Unit 4: Politics & Economics

  • Characterize the influences of culture and worldview on the choices people make.
  • Explain the difference between Eco-centric, Bio-centric, and Anthropocentric perspectives
  • Cite examples of environmental events and how they changed people's perspective on the environment
    • You should know the historical events from the puzzel
  • Explain the three main waves of environmental policy
    • know at least one law that represents each of these waves and explain how each wave had a different goal
  • Describe environmental policy and assess its societal context
  • Identify the institutions important to US environmental policy
  • List the institutions involved with international environmental policy
    • UN, World Bank, UNESCO, etc
  • Describe how nations handle trans-boundary environmental issues
  • Delineate the steps of the environmental policy process
  • Categorize different approaches to environmental policy (command and control, subsidies, taxes, permit trading/cap & trade, market incentives)
  • Explain and give examples of the Tragedy of the Commons
    • Remember this is not just fisheries, what are some other examples?
  • Describe precepts of neoclassical economic theory and summarize their implications for the environment
  • Compare Command Economies and Market Economies
  • Compare the concepts of economic growth, economic health, sustainability, and externalities
    • pay special attention to the ideas of sustainability and externalities
  • Explain the fundamentals of environmental economics and ecological economics
  • Compare and contrast GDP and GPI
  • Perform Cost Benefit Analysis

Unit 5: Human Populations

  • Assess the scope of human population growth and potential limits to its growth
  • Evaluate how human population, affluence, and technology affect the environment
  • Explain and apply the fundamentals of demography
  • Outline and assess the concept of demographic transition
    • Identify the parts of the graph and the characteristics of a population at each point
  • Describe how wealth and poverty, the status of women, and family planning programs affect population growth
  • Characterize the dimensions of the HIV/AIDS epidemic
  • Analyze relationships among changes in population size, economic development, and resource consumption at global and local scales.
  • Define fecundity, fertility, replacement level fertility, natality, mortality, and morbidity
  • Define immigration and emigration
  • Perform math in regards to population
    • Determine population density
    • Determine a population's death rate
    • Determine a population's birth rate
    • Determine a population's growth rate using the formula
    • Determine populations change over time
    • Analyze population pyramids
    • Determine doubling time of a population

Unit 6: Agriculture & Soil

  • Explain the importance of soils to agriculture, and describe the impacts of agriculture on soil
  • Delineate the fundamentals of soil science, including soil formation and soil properties (permeability, porosity, pH, charge)
    • be able to give at least one chemical test and one physical test you could perform on soil to test its quality
  • Describe the major soil horizons and understand how they relate to one another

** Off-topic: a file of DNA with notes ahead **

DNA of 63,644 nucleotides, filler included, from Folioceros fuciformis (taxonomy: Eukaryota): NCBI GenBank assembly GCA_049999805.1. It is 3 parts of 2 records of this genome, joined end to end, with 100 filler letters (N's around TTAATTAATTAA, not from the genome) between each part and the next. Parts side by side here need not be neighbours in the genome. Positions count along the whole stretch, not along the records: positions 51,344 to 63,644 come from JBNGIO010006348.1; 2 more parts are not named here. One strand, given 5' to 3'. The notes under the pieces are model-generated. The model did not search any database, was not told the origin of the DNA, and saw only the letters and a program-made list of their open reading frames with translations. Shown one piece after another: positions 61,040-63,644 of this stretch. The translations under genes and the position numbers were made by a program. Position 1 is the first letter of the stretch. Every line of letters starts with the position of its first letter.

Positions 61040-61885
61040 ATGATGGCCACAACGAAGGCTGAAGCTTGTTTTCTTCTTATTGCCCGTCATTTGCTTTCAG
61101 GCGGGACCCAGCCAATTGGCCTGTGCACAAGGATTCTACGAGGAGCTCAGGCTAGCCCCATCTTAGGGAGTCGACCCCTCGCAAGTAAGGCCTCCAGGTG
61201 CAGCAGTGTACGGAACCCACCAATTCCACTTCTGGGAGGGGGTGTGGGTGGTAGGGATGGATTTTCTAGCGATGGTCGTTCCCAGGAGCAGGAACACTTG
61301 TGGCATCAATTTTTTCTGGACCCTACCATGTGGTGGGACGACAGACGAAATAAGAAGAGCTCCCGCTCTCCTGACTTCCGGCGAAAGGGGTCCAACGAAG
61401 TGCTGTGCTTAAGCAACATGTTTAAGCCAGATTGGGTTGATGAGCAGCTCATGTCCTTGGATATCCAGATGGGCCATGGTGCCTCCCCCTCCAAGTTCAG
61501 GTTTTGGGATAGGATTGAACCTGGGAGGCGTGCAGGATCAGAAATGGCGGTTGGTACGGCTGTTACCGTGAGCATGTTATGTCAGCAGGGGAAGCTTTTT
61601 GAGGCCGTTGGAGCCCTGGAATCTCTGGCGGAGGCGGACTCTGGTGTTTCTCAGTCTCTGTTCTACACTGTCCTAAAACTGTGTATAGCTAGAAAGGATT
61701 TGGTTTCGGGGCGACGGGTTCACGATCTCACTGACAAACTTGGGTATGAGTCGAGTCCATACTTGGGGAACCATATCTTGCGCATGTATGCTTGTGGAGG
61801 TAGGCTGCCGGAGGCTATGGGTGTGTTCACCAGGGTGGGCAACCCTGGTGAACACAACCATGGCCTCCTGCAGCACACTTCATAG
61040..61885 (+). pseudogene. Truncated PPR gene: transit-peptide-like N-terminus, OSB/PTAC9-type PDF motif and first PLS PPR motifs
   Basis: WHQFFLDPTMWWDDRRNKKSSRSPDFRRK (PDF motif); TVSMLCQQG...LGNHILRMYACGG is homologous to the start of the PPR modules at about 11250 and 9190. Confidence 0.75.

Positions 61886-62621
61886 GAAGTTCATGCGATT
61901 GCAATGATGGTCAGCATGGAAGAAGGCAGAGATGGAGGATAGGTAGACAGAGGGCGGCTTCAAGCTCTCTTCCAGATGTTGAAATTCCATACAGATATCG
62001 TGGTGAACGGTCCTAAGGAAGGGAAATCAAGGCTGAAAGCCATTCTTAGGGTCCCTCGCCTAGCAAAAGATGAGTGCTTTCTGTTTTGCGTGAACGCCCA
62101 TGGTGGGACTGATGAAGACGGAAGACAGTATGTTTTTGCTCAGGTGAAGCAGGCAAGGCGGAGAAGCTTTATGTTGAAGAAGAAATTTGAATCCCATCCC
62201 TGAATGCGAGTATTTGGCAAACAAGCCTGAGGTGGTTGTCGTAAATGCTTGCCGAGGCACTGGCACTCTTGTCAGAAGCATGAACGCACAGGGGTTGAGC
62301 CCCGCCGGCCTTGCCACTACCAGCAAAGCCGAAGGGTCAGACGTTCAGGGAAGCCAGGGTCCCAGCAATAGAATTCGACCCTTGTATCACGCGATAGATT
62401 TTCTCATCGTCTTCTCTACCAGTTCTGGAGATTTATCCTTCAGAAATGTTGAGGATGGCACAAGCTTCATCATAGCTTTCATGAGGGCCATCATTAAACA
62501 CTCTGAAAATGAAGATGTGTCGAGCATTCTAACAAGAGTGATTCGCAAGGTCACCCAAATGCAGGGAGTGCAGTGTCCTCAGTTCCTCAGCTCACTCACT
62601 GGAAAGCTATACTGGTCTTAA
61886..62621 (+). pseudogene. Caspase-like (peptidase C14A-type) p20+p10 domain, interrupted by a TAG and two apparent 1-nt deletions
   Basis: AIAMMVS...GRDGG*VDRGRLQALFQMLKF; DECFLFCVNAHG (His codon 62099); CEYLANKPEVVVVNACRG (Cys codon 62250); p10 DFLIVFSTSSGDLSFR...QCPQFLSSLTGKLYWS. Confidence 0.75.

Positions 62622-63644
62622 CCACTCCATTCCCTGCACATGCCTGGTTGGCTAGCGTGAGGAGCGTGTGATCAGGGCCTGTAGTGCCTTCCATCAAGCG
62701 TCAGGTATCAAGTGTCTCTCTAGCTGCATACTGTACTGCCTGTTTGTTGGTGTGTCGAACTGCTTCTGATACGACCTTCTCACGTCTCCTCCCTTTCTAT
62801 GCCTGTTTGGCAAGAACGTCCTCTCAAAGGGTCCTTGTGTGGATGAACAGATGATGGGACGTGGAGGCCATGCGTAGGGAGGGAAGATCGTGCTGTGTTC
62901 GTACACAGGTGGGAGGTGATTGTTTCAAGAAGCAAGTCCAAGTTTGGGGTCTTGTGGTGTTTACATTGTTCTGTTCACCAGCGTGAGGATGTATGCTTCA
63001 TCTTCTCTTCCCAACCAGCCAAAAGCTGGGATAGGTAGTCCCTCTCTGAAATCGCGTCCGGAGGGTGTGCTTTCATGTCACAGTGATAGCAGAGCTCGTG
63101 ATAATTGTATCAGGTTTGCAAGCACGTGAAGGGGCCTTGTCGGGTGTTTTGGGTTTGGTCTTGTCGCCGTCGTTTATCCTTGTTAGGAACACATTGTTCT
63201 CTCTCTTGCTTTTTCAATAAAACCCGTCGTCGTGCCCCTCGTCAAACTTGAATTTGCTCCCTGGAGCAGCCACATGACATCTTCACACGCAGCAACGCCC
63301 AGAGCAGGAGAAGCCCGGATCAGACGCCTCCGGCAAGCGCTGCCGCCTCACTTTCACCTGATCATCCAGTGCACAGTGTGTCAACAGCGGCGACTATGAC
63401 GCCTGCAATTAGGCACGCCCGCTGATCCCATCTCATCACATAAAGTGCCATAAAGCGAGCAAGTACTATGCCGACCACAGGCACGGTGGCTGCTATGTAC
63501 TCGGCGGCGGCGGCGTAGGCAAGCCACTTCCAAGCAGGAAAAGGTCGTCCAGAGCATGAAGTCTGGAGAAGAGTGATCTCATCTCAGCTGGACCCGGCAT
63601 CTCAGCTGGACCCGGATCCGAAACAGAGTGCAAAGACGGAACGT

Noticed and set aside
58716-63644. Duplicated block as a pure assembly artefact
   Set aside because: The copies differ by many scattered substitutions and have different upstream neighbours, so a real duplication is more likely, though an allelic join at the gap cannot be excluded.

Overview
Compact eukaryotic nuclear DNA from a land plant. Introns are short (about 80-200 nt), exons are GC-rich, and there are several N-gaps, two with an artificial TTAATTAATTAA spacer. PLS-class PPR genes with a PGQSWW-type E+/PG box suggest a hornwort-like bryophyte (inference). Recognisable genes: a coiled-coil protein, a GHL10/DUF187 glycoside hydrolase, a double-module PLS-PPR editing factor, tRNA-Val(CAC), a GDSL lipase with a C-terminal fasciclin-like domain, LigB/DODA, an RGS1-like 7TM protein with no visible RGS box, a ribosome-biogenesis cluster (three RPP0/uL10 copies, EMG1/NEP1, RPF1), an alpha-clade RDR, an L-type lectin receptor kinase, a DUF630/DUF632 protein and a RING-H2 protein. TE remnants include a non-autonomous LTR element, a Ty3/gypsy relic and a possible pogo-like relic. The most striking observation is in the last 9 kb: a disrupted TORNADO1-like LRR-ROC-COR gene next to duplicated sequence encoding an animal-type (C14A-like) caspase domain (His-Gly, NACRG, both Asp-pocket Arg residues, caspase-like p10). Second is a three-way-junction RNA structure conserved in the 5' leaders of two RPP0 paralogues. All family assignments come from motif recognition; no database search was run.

• Remember "Octopuses Ate Every Black Cherry Rapidly"
  • State the causes and predict the consequences of soil erosion and soil degradation
  • Recite the history and explain the principals of soil conservation
  • Explain the ways farmers prevent soil erosion & soil degradation (contour farming, terracing, inter-cropping, crop rotation, shelterbeds, and no-till farming)
  • Outline major historical developments in agriculture
  • Explain the challenge of feeding a growing human population
    • undernourished, over-nutrition, malnutrition
    • medical conditions resulting from malnutrition
  • Identify the goals, methods, and environmental impacts of the "green revolution"
  • Categorize the strategies of pest management
  • Assess the need for fertilizers and how these impact watersheds
  • Discuss the importance of pollination
  • Assess feedlot agriculture for livestock and poultry
  • Weigh approaches in aquaculture
  • Evaluate sustainable agriculture
  • Describe the science behind genetically modified food
  • Evaluate the debate over genetically modified food
  • Ascertain approaches for preserving crop diversity
  • Explain the "green revolution"
  • Convert between various food stuffs and the energy/water/land required to produce it
  • Determine the quality of soil using the settling technique

Unit 7: Land Management

  • Identify the principles, goals, and approaches of resource management
    • ecosystem-based management, adaptive management
  • Explain the concept of Maximum Sustainable Yield
  • Summarize the ecological roles and economic contributions of forest
  • Outline the history and scale of forest loss
  • Explain the fundamentals of forest management and describe the major methods of harvesting timber
  • Discuss the debate surrounding forestry and fire policy
  • Analyze the scale and impacts of agricultural land use
  • Identify major federal land management agencies and the lands they manage
  • Recognize types of parks and reserves, and evaluate issues involved in their design.
  • Related the Theory of Island Biogeography to the design of protected lands
  • Describe the scale of urbanization
  • Assess urban and suburban sprawl
  • Outline city and regional planning and land use strategies
  • Evaluate transportation options
  • Discuss the history of transportation in the US and its environmental impacts
  • Describe the roles of urban parks
  • Analyze environmental impacts and advantages of urban centers
  • Describe and evaluate the tenants of SMART growth